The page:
House Judiciary Committee Chairman Jerrold Nadler (D-N.Y.) at the Cannon House Office Building on March 6. (Jahi Chikwendiu/The Washington Post)

Regarding The Post’s May 8 editorial “Team Trump is in contempt of Congress”:

The editorial blamed the Trump administration for the conflict between it and congressional Democrats, and castigated Attorney General William P. Barr for refusing to appear before the House Judiciary Committee for questioning by staff attorneys. The editorial also took Treasury Secretary Steven Mnuchin to task for refusing to disclose President Trump’s tax returns. One would think the editorial would have mentioned the privacy concerns inherent in a statute that arguably permits the House Ways and Means Committee to request anyone’s tax return for any reason. Further, a congressional request must have a legitimate legislative purpose — exposure for exposure’s sake doesn’t count.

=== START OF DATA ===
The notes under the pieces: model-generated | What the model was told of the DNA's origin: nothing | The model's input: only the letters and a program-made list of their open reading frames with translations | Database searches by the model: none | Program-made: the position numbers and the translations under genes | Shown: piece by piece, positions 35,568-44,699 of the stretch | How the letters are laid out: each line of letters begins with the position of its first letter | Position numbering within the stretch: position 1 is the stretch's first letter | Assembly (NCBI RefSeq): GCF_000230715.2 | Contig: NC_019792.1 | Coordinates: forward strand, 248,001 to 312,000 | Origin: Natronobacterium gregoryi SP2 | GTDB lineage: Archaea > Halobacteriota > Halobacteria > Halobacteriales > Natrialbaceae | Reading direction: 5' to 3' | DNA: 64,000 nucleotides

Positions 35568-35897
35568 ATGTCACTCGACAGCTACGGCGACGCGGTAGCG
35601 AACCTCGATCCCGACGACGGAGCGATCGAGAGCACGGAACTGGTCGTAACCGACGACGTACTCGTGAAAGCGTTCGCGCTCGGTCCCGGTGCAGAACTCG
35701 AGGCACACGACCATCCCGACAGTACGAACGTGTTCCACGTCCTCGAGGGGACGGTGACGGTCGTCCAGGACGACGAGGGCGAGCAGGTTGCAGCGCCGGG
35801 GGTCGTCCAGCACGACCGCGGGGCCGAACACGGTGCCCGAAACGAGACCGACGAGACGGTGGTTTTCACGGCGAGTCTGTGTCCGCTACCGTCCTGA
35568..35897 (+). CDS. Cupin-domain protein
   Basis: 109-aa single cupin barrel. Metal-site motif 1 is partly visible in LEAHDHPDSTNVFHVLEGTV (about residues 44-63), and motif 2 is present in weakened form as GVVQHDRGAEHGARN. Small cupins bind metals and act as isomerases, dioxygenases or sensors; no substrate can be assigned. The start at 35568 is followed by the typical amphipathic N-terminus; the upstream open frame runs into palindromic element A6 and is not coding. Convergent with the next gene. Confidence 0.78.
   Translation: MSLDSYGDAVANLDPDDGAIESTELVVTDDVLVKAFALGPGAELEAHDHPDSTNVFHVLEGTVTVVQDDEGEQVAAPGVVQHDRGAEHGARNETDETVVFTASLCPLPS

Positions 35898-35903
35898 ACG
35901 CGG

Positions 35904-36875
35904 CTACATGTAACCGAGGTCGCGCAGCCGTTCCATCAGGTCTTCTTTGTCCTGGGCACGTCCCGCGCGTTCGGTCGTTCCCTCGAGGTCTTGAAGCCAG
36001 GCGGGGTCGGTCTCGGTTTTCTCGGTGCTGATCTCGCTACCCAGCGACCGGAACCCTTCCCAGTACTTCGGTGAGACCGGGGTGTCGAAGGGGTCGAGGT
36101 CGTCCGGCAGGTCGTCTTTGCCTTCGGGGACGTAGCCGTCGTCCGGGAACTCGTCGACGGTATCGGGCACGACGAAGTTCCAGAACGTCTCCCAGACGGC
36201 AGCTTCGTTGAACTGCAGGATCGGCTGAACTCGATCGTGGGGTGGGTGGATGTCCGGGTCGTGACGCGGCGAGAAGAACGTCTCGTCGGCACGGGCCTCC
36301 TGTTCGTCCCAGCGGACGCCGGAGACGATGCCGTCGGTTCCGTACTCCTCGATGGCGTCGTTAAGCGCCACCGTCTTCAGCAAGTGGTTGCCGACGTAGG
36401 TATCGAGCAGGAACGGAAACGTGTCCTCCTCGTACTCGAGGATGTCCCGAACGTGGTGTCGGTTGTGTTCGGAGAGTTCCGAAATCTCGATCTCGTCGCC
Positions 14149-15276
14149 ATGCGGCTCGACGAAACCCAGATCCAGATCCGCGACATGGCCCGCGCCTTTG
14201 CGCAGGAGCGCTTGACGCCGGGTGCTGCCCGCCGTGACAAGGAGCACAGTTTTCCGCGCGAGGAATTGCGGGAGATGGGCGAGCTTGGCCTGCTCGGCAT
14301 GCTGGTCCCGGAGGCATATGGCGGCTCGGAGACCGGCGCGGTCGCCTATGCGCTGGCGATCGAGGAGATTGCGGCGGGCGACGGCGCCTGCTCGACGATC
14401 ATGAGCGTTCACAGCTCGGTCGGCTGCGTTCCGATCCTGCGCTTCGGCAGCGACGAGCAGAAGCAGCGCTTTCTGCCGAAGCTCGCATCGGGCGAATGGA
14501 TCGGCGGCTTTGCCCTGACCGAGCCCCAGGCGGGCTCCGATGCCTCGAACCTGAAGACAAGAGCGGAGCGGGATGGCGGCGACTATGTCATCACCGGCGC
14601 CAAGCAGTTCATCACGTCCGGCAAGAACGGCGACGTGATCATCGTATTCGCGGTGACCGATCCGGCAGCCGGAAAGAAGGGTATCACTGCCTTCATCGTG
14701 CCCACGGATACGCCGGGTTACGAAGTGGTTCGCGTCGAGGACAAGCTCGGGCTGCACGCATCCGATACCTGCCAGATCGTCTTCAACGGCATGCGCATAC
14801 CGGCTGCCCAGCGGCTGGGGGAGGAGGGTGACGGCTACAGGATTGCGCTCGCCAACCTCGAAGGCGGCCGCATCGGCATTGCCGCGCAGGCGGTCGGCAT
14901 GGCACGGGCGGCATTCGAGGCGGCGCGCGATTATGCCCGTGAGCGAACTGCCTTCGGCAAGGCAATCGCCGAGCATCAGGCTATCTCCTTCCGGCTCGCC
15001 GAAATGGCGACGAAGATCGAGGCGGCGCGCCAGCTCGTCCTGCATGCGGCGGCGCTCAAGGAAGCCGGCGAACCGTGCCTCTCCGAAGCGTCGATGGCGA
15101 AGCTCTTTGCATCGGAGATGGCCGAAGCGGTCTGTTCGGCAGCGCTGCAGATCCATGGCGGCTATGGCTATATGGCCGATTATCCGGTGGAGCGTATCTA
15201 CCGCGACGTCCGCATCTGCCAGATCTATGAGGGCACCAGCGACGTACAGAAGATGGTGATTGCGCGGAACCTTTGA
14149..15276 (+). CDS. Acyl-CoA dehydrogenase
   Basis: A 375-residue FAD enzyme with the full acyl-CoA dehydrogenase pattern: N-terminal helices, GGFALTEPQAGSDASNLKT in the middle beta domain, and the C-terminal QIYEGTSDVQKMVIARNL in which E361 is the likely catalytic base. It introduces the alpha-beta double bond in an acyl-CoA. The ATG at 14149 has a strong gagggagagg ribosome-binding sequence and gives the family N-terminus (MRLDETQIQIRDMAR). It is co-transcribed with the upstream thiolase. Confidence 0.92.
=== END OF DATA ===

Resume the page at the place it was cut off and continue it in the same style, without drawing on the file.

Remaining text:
Finally, the editorial said the unredacted Mueller report must be provided upon a congressional committee’s request. But grand jury proceedings are supposed to be secret. Further, presidents have long asserted executive privilege, starting with George Washington. Precisely because the executive and Congress are equal branches, the U.S. Court of Appeals for the D.C. Circuit has previously directed the branches to make a good-faith effort to work things out. And that takes both branches.

Erin Hawley, Washington

The writer is a legal fellow
at Independent Women’s Forum.